As a rite of passage to become an official “Comic Book Nerd,” the pull box subscription is a near-impossible-to-ignore piece of the puzzle. For those playing along at home: the other parts include strong unwavering opinions you’re willing to argue over until your death, an ability to rattle off superhero minutiae without the use of Wikipedia, and typically a small collection of not-always-well-fitting graphic tee shirts. But I digress.
The pull box, for the uninitiated, is a service wherein a customer subscribes to weekly comics, and are held by their local comic book store for purchase. Every store does this a little different, but the big takeaways remain fairly standard: Pull box subscribers are offered a bit of a discount (often progressively increasing with order size) and are usually honor bound to come in and “clean out the box” as often as they’re able to.
“I couldn’t imagine a store succeeding without a pull service… but I think many stores can fail because of one. “
For the store, pull boxes are mostly guaranteed sales. When customers are engaged with their store, and the current draw of monthly titles, there’s a wonderful symbiotic relationship. Back in my subscription days, a weekly trip to the comic shop was one looked forward to as seeing a good friend. Witty banter about what was occurring in the books I followed locked in step the way one might gab about their favorite TV shows. Each issue an episode. Each story arc picked apart for organic and passionate discussion. As Joe would denote to me “…it’s a community. It creates a bond between a customer and their store.” Loyalty feeding into prosperity.
But the pull box system is not always a box of roses. Joe was quick to add “…people abandon 100’s of dollars of books and don’t [always] communicate [their] reasons.” While some stores combat this by tying customers’ boxes to an on-file credit card… smaller stores know doing so limits customer’s desire to be officially subscribed to anything. Call it a fear of commitment. So it becomes a double-edged sword. Attempt to guarantee that pull boxes are clean, and potentially carve away swatches of your buying public. Even in my quaint little suburb, a comic fan is not necessarily limited to a single store to procure their fiction.
In addition to the potential fallout of customers who choose to inexplicably abandon their boxes, comes the actual work involved at the store to maintain the boxes in the first place. Every subscription to a book comes with a two-month ordering window. The book sits outside the regular order the store may keep for their off-the-shelf offerings. This means, for example, ordering 50 copies of Detective Comics to fulfill 40 different pull boxes, and keep 10 issues on the shelf for new comic book day when the issue arrives. And if the book is popular, like Detective Comics is, well, this is perfectly fine. But place your order on a more obscure title (even one from Marvel or DC) and you now place a bet: that your subscriber will buy the book, and if they don’t, placing it on your shelf isn’t taking up space a better book might inhabit.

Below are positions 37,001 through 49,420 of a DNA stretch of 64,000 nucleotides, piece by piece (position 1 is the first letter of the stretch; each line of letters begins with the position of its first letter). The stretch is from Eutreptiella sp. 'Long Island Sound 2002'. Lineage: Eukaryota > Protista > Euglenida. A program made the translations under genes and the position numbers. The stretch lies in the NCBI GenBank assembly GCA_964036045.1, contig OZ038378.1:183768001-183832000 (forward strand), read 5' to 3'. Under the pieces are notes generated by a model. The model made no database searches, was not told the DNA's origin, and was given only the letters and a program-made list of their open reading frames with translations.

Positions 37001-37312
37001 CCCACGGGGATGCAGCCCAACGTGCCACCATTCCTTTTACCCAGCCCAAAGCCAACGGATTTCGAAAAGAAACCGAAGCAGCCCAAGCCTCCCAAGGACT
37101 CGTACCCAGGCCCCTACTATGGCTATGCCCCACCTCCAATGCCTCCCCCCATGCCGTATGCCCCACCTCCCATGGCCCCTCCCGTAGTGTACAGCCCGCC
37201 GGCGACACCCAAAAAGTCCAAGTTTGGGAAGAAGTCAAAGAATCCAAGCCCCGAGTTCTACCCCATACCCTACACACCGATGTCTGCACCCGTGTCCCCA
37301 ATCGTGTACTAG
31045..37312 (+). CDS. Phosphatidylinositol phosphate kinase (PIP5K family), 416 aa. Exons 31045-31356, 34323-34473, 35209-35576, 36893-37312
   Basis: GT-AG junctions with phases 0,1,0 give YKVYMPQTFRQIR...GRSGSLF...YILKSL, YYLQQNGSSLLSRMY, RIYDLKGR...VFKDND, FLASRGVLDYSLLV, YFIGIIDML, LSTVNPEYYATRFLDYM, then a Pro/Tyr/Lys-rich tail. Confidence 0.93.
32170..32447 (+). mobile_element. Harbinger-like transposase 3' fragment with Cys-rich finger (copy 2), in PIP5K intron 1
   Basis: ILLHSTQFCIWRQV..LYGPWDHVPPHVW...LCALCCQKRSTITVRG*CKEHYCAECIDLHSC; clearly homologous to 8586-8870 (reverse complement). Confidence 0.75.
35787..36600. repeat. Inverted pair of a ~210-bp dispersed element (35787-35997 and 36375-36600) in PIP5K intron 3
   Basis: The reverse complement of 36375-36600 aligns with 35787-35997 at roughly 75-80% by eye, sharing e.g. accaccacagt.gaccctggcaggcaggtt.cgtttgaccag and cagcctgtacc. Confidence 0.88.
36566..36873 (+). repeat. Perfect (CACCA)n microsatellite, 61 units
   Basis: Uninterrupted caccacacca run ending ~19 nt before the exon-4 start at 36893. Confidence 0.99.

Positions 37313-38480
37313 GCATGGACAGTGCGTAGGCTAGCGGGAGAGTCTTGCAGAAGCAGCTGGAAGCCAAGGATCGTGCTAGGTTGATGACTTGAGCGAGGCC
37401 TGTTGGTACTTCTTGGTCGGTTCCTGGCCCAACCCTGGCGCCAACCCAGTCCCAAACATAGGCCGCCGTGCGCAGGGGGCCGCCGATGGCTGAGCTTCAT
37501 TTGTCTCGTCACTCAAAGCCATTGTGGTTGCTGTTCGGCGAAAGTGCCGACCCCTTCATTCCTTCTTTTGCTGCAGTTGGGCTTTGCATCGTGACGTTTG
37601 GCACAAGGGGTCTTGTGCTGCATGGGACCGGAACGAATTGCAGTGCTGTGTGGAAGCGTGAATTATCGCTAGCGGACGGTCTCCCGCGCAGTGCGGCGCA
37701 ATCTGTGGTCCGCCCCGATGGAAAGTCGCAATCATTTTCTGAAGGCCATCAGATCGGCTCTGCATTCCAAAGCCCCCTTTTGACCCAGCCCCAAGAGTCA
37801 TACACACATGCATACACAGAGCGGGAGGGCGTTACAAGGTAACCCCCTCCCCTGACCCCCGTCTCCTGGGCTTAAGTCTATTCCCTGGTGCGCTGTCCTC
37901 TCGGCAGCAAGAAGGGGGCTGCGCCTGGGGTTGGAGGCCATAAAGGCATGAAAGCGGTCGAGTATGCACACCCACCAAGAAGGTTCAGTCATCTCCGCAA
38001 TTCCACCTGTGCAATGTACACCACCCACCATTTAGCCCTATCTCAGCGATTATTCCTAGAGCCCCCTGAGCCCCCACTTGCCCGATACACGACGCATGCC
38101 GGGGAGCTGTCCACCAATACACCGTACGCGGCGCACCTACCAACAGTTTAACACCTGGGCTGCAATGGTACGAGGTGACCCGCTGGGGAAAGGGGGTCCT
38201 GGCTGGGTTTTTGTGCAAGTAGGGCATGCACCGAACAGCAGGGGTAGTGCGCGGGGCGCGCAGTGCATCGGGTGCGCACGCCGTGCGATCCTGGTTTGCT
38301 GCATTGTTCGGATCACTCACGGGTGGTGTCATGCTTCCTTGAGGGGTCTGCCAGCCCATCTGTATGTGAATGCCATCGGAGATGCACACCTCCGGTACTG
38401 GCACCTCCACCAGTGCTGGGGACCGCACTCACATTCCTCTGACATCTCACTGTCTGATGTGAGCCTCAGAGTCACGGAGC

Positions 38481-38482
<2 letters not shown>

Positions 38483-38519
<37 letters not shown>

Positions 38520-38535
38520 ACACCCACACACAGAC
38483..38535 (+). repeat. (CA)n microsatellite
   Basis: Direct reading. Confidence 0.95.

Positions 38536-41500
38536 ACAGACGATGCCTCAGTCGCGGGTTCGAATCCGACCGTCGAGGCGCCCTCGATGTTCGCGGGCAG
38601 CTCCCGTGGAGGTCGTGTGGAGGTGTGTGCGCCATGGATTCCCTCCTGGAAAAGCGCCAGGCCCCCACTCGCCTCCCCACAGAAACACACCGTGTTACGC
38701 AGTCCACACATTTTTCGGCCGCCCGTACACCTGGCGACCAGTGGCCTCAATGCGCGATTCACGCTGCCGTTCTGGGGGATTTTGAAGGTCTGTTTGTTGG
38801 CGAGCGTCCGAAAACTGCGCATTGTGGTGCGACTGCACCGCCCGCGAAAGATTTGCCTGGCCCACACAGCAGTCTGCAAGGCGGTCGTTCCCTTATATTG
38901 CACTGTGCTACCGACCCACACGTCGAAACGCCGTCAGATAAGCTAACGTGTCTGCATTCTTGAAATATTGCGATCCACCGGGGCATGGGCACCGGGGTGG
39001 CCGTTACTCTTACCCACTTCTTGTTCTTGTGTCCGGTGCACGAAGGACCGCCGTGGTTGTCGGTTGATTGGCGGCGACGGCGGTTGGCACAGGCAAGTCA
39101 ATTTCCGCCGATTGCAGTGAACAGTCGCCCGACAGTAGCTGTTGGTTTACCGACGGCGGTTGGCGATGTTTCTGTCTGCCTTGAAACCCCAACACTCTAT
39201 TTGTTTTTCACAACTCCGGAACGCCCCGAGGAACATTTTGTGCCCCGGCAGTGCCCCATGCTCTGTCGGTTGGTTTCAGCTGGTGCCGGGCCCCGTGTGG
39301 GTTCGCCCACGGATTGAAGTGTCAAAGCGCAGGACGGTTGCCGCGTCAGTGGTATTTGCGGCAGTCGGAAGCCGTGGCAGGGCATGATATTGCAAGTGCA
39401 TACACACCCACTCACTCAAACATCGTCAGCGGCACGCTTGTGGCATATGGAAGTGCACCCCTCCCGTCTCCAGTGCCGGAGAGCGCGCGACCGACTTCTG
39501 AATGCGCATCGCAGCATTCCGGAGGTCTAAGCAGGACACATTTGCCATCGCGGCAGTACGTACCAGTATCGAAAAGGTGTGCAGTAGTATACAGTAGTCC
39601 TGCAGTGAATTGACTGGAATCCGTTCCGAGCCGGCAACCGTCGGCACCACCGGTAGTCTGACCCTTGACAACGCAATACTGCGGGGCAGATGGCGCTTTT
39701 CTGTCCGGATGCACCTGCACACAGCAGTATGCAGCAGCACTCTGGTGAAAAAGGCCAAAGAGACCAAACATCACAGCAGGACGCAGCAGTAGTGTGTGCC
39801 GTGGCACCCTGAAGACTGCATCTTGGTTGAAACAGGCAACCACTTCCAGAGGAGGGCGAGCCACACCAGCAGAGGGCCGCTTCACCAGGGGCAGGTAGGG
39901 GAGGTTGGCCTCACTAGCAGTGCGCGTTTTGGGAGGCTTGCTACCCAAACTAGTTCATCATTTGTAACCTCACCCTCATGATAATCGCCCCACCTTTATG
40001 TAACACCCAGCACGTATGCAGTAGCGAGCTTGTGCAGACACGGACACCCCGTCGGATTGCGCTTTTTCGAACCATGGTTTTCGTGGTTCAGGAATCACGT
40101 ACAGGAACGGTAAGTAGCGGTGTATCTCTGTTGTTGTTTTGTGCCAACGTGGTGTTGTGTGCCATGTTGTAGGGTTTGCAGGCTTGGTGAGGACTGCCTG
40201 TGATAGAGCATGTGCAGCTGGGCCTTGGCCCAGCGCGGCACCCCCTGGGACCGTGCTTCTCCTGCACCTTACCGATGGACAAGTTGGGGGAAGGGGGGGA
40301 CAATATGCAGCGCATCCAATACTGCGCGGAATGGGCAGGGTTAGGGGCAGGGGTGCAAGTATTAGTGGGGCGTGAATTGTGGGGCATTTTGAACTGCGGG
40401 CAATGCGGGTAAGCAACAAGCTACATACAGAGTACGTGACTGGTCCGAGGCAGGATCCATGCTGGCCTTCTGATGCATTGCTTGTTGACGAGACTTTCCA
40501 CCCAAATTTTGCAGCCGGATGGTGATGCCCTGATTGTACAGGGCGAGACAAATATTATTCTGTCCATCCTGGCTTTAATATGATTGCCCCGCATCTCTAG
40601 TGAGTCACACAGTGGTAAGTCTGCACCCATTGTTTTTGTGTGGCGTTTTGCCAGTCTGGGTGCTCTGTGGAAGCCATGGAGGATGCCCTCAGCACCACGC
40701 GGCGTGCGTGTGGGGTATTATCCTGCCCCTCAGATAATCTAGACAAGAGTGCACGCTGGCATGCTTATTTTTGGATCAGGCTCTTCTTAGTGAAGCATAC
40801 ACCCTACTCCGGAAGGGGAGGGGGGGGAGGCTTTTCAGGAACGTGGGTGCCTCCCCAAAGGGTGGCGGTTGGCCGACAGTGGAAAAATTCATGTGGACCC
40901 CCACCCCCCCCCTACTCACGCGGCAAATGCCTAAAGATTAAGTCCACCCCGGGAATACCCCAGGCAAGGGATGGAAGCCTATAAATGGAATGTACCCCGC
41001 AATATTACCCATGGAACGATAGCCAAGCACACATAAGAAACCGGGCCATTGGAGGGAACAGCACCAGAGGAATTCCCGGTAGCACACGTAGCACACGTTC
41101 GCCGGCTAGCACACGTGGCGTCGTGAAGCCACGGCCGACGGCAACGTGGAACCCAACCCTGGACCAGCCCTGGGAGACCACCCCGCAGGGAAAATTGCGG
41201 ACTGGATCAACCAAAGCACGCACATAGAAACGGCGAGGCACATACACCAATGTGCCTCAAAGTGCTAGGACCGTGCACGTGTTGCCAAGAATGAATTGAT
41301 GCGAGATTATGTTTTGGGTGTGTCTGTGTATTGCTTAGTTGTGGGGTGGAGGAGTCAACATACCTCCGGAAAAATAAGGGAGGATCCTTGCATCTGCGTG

And then, of course, there comes the issue of annuals, double-drops, mini-series, new creative teams, or the dreaded crossovers. A fan of Green Lantern may be faced with a dozen options in a given month. And they need to commit two months in advance to ensure what they want is held back for them. It’s a dangerous game when the love of a character or book begins to wane.
A few years ago, I made the choice to stop being a weekly subscriber. Faced with a less-than-enthusiastic opinion of the constant cycling of Epic Crossover, New Series Debut, Dwindling Sales, Book Cancellation, Repeat, I ultimately decided my comic purchases should be curtailed to graphic novels and indie titles procured at conventions I attended. While I have never personally abandoned a pull box before, I have been guilty of racking up massive back issues of books I slowly grew tired of. Wednesday Comics, Countdown to Final Crisis… thy name is mud.
So, where to leave the debate? Like so many things in this world, there’s a spectrum between black and white. As a necessary evil, the pull box can keep a store open perhaps almost as often it can wind up a debtor’s downfall. As a means to create a community and store culture, it can unite masses under common interests, or create the sparkling debate that ingrains a base of customers to their local store.
For me, it’s a matter of maturity and conservatism that prevents me from being a card-carrying member anymore. But I’d be lying if I said I didn’t miss walking into a shop, to be greeted warmly with a fresh pile of books awaiting my geeky eyes.